People shop at a market in the old city of Tripoli, Libya November 24, 2018. REUTERS/Hani Amara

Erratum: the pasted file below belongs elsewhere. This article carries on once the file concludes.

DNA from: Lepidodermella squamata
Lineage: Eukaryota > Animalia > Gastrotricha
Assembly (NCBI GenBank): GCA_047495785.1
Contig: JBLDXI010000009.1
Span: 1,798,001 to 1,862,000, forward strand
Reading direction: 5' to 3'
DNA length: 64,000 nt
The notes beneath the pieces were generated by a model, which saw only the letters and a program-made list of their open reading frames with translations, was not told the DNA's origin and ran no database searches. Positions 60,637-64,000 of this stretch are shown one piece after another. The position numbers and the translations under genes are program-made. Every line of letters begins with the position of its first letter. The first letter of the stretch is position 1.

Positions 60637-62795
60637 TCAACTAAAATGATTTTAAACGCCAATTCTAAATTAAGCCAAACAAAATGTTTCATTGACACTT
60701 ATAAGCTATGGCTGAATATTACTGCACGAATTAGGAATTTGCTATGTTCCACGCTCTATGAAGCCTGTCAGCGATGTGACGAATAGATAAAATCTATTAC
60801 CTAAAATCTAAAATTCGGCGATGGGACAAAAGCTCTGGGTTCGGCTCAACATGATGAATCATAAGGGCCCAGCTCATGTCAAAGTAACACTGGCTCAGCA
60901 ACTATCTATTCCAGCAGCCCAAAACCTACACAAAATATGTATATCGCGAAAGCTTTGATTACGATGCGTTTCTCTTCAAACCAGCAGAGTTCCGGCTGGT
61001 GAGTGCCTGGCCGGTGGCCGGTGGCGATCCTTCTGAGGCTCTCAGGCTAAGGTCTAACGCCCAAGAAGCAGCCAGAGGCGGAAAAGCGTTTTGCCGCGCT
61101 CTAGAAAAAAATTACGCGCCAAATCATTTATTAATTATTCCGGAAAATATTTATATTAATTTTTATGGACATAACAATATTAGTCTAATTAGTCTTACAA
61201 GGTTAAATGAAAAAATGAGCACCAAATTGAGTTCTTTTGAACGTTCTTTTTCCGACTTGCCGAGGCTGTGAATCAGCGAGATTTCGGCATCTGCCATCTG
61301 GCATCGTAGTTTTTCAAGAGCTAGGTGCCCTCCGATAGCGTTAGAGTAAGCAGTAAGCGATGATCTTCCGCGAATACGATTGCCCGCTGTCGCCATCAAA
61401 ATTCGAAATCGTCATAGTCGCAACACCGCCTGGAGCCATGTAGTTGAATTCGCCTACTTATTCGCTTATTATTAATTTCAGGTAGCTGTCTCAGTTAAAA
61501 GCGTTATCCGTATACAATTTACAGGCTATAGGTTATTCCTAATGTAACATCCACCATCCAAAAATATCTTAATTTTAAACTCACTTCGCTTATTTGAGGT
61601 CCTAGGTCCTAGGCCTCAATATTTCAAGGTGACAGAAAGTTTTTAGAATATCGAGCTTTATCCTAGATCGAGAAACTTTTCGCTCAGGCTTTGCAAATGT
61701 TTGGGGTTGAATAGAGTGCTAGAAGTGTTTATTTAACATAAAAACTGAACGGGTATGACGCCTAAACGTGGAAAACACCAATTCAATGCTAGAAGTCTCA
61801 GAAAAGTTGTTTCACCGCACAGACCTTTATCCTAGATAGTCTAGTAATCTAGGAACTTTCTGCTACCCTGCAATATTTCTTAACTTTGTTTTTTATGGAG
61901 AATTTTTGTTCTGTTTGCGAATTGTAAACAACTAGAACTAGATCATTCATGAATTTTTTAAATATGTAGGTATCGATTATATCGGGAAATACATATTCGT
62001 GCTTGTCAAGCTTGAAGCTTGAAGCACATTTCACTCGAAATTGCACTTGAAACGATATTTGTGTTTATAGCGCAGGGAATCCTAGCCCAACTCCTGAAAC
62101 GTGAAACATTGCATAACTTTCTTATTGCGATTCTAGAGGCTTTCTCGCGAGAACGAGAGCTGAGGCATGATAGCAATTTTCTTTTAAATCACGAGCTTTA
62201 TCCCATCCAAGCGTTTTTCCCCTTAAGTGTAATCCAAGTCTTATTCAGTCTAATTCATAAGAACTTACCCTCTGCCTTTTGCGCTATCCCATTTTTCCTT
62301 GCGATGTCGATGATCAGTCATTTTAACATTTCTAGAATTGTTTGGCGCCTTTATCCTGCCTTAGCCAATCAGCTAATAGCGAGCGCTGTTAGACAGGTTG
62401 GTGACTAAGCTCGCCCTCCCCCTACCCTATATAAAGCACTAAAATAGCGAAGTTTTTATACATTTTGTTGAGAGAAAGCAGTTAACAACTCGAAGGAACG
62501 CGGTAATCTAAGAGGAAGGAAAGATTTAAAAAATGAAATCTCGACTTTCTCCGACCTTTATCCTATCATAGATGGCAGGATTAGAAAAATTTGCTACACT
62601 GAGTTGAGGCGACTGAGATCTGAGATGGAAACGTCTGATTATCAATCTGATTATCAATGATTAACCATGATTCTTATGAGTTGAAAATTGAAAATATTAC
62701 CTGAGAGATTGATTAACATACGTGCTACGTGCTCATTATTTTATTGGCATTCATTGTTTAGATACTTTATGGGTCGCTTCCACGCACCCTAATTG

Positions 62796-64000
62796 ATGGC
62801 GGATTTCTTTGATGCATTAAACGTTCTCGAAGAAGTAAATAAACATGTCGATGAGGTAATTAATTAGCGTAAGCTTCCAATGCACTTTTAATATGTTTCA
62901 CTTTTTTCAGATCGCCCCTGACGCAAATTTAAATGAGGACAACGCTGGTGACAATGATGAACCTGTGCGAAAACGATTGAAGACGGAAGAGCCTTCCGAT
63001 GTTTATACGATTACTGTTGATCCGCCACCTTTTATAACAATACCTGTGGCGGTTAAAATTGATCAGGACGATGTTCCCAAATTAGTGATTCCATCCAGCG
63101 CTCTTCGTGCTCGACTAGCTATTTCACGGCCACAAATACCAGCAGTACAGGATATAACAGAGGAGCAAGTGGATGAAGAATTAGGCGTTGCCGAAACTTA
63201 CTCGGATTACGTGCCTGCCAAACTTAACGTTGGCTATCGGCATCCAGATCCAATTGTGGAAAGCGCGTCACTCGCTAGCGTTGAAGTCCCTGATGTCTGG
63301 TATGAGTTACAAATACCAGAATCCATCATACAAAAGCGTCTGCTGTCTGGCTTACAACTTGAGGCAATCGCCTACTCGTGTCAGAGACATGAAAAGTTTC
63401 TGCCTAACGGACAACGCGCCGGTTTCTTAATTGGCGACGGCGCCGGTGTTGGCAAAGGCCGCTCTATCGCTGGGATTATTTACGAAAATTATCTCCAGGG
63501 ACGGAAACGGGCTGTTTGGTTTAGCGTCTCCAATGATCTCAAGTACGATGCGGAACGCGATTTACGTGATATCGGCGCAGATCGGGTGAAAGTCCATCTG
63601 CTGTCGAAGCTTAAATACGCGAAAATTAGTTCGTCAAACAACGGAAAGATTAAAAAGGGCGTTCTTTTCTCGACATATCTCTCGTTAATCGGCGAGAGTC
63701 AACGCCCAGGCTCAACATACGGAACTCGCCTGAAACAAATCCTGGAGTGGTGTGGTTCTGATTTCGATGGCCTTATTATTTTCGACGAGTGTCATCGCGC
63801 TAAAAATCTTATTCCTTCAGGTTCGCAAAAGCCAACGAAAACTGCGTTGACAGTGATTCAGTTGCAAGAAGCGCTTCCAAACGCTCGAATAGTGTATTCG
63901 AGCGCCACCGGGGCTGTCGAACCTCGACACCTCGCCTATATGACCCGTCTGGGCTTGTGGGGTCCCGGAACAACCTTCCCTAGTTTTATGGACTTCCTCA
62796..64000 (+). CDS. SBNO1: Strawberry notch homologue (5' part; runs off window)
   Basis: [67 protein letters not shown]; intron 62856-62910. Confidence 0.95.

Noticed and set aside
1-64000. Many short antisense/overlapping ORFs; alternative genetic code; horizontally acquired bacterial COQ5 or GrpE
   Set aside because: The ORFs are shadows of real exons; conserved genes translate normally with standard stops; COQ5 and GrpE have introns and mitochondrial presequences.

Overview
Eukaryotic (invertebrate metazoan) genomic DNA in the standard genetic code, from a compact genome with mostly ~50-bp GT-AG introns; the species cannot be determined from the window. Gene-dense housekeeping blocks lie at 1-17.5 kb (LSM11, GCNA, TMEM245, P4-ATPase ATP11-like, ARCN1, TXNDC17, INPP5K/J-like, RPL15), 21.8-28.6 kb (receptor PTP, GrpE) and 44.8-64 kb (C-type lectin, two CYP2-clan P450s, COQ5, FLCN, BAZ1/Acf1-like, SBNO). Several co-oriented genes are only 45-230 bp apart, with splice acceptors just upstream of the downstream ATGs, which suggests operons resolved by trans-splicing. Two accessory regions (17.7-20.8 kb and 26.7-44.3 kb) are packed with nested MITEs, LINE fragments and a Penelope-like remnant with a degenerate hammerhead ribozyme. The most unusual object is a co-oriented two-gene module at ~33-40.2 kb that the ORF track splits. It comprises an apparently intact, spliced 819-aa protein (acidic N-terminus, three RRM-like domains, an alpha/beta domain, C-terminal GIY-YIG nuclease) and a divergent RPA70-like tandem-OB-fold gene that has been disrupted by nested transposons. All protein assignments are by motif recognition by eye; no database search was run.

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After a month strolling the gold market in Tripoli, retired public servant Milud Farhat was unable to find any jewelry he could afford for his daughter's wedding.To tackle this "war economy," Tripoli's internationally recognized government in September effectively devalued the exchange rate to 3.9 dinars per dollar from 1.3 .That cut the black-market rate from 6 to 5.2, which shoppers and traders said had slightly eased prices for food and other goods, many of which are imported.But for Farhat, who lives on a pension of 400 dinars per month, it made little difference. To undermine street dealers based just behind the Tripoli central bank headquarters and gold merchants doubling as currency traders, authorities slapped a 183 percent fee on commercial hard currency deals in September, moving the rate to 3.9 .
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